First, we traded BOND whenever the ask was below 100 or the bid was above 100. This gave us some profit to start, but not much. We then moved onto parallel development of three other strategies: ADR pair trading, mean reversion, and fair value prediction.

The NOK* ADR pair had the same underlying value, so when their prices would diverge, we traded both in the direction of the other. Like trading BOND, this was fast and easy to implement, but didn’t give us that much profit.

Mean reversion was the main thing I worked on, but ultimately could not get it to be profitable enough to deploy. This is because the price of the securities was stochastic and therefore not predictable with mean reversion. Unfortunately, I didn’t reflect on this during the competition, so lots of time was wasted implementing and testing this.

Fair value prediction was our main money-maker but was also very finicky. We would use an exponential moving average to try and predict the fair values of the first four securities, then trade them in the direction towards this fair value. There was lots of tuning done with the exact way that we calculated the prediction and the high computation involved led our both to be quite slow.

Because we got such an early start in getting something to work, we jumped to second place and stayed there for the majority of the competition until we were moved to third by the team that would ultimately take first in both the first and second parts. Our performance in the second part was lackluster at best: we finished in the middle of the pack (15/30). I hypothesize that this was because our bot was slower than most and thus couldn’t keep up with the trading speeds of the other final bots. However this doesn’t explain how we did so well in the first part. I attribute this to us getting a large head start on everyone at first and to randomness. Unfortunately, we’ll never know the exact reasons.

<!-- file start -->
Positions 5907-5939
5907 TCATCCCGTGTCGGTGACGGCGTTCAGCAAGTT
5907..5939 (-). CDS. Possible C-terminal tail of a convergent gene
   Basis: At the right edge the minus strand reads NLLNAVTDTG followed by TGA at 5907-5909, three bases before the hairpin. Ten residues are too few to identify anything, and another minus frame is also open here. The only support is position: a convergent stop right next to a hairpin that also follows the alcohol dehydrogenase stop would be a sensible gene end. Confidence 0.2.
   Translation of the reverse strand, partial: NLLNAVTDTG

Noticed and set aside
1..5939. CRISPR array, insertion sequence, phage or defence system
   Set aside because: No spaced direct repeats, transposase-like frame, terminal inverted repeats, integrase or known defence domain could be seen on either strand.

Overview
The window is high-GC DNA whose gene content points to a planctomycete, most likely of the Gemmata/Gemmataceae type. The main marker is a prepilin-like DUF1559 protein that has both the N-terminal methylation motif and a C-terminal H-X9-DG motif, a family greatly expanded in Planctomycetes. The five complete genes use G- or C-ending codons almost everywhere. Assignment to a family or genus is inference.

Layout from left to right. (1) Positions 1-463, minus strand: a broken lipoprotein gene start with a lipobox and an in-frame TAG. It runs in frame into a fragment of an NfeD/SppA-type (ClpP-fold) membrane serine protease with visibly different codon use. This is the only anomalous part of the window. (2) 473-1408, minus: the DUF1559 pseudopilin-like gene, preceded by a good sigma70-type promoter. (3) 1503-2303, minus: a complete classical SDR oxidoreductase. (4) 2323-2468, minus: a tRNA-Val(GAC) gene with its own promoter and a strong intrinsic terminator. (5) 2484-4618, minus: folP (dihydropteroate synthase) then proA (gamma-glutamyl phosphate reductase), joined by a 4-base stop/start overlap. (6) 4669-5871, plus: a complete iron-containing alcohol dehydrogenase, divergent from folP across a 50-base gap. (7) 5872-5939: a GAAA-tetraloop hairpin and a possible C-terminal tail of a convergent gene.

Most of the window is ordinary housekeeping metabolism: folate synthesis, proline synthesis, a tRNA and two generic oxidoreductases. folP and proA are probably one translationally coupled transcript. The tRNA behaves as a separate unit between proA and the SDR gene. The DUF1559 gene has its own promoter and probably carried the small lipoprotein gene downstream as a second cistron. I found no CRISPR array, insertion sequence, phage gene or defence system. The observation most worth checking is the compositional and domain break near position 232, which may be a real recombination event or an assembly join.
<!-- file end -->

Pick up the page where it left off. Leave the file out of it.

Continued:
What the Best Team Did

One team absolutely dominated everyone else in the second portion of the competition: they scored over one hundred thousand points where the next best team was at thirty thousand with most in the under ten thousand range. Afterwards, I asked them what their strategy was and they graciously shared with me:

Like us, they started with only trading BOND to get something going as quick as possible, then moved onto NOK* ADR pair trading. Our strategies differed in that they didn’t simply average the two symbols, they weighted the more liquid one higher.

They made the majority of their money with a strategy that we tried to implement, but ultimately ran out of time to: ETF arbitrage. Whenever the price of the ETF and the sum of it’s underlying securities would diverge, they would trade the ETF in the direction of the difference. They hedged this trade 5:1 and could control the frequency of trading by adjusting the threshold by which a trade was made.

Three other things that they did that gave them an edge:

  1. Coded everything in C++, which made them faster than whoever they were trading against (almost everyone else used Python or Java).
  2. Limited the orders on the book to only two, canceling any orders that were made based on old information.
  3. Kept track of what was in their portfolio at all times, letting them execute some optimizations based on the holding limits.

Other Takeaways

One thing we did well was to setup our codebase so that everyone could easily develop and test strategies independent of one another. The strategies used on each test or deployment were specified on the command line, so no additional code changes were needed besides adding the file containing the subclass were needed.

What we didn’t do such a good job of was our actual deployment system onto the server. We would push code to git and then pull it on the server. This was perhaps the worst way to do it. It caused lots of unnecessary commits and made us get lazy with our version control, leading to multiple problems later on. In addition, we had separate folders for each person’s working code on the server, but they were not named very distinctly. There were times when someone would accidentally overwrite something in someone else’s folder, causing issues with lost code and developer time due to confusing errors.